China Urges Netherlands Not to Abuse Export Control Measures

China’s Ministry of Commerce said that the Netherlands should not hinder bilateral cooperation in the semiconductor industry and not abuse export control measures. The ministry added that it supports “open international trade and the free movement of technology” and called on both countries to adhere to market principles, respect the spirit of contract and work to safeguard global industrial and supply chains and the shared interests of the two countries companies.

The Dutch government on Friday announced new restrictions on exports of some semiconductor equipment, boosting a U.S.-led drive to curb supplies from China. It cited national security concerns in imposing the restrictions, which apply to equipment such as deep ultraviolet (DUV) and extreme UV (EUV) lithography machines, widely used by chipmakers to produce computer chips. The move was widely seen as a response to pressure from the United States.

It is one thing for EU member states to impose technology blocks against Russia in the context of sanctions regimes, but quite another to actively leverage export controls to achieve such strategic goals against a trading partner like China. This is why a broader EU framework for using strategic export control tools is needed, including a clear policy underpinning China and economic security to guide such decisions.

A new era of strategic export control is unfolding, and the EU should start drawing its red lines in technology engagement with Beijing and upgrading its toolbox to tackle these challenges. Ideally, this should include a review of existing multilateral export control regimes to ensure they are adequately aligned with EU-wide security interests and an assessment of the need for new fallback mechanisms.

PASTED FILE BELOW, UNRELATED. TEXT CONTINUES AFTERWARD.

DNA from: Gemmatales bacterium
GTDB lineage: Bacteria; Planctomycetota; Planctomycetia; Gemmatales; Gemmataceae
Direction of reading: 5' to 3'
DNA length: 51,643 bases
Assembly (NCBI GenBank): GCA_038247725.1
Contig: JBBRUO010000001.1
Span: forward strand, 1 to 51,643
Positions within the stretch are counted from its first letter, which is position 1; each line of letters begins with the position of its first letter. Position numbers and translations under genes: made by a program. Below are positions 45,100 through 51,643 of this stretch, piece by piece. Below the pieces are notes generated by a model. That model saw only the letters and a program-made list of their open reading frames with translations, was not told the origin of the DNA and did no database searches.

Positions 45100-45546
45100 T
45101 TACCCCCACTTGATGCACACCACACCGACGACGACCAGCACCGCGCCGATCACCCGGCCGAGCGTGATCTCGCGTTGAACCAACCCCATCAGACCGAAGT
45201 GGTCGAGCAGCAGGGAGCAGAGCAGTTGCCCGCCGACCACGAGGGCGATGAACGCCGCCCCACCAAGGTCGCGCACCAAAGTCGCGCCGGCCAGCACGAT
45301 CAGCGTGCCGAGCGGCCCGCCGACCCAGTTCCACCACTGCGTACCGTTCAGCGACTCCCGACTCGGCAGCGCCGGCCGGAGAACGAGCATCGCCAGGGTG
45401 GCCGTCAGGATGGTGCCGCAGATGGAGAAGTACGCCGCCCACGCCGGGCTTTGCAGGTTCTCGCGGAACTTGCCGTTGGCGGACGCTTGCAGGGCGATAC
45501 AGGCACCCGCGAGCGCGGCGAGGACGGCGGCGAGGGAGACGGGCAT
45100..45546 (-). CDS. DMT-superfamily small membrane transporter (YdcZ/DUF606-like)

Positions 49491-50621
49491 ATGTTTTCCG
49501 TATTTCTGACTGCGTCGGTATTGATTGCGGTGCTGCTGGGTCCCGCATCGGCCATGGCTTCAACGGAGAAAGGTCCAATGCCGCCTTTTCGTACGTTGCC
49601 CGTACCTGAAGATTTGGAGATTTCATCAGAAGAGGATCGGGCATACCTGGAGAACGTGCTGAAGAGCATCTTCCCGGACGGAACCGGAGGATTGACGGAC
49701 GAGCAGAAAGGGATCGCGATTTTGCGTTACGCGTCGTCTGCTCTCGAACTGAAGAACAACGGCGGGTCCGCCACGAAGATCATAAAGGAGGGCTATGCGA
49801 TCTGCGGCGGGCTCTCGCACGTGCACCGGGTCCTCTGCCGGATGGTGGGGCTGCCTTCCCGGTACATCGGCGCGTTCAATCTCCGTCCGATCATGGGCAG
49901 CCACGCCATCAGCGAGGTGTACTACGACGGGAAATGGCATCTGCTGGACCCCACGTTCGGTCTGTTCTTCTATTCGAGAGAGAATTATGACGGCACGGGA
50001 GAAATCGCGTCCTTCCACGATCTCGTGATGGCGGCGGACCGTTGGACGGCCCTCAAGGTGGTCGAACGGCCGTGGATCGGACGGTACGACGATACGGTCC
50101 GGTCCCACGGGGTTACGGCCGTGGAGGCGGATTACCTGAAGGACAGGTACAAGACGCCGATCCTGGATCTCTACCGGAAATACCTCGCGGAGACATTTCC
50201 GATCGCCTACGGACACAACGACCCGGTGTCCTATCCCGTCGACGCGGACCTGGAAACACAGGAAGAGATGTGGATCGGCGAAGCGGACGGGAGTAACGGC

In addition to strengthening its technology engagement with China, the EU should also reassess its approach to global trade agreements to be better prepared for future integrated economic strategies from non-European powers that will seek to bend the world economy around them. This will require the EU to set its priorities for trade agreements and ensure it reaches its negotiating positions based on its long-term national interest.

Finally, the EU must develop an effective communication strategy with Chinese partners. This will require a deep understanding of Chinese cultural values and communicative characteristics, such as power distance and hierarchical relations, and the importance of relationships built on mutual benefit and trust. Such an approach is essential to avoid politicizing trade and tech issues, disrupting regular cooperation, destabilizing global industrial and supply chains, and damaging the reputation of the EU as a supporter of open international trade. Ultimately, this will help the EU avoid being caught up in integrated economic strategies that are out to shape the world economy beyond recognition. This is a significant challenge, but it is necessary to preserve Europe’s strategic independence in a new era of global competition. Mao Ning is the senior director of the European Centre for Industrial Cooperation, a think tank based in Brussels.

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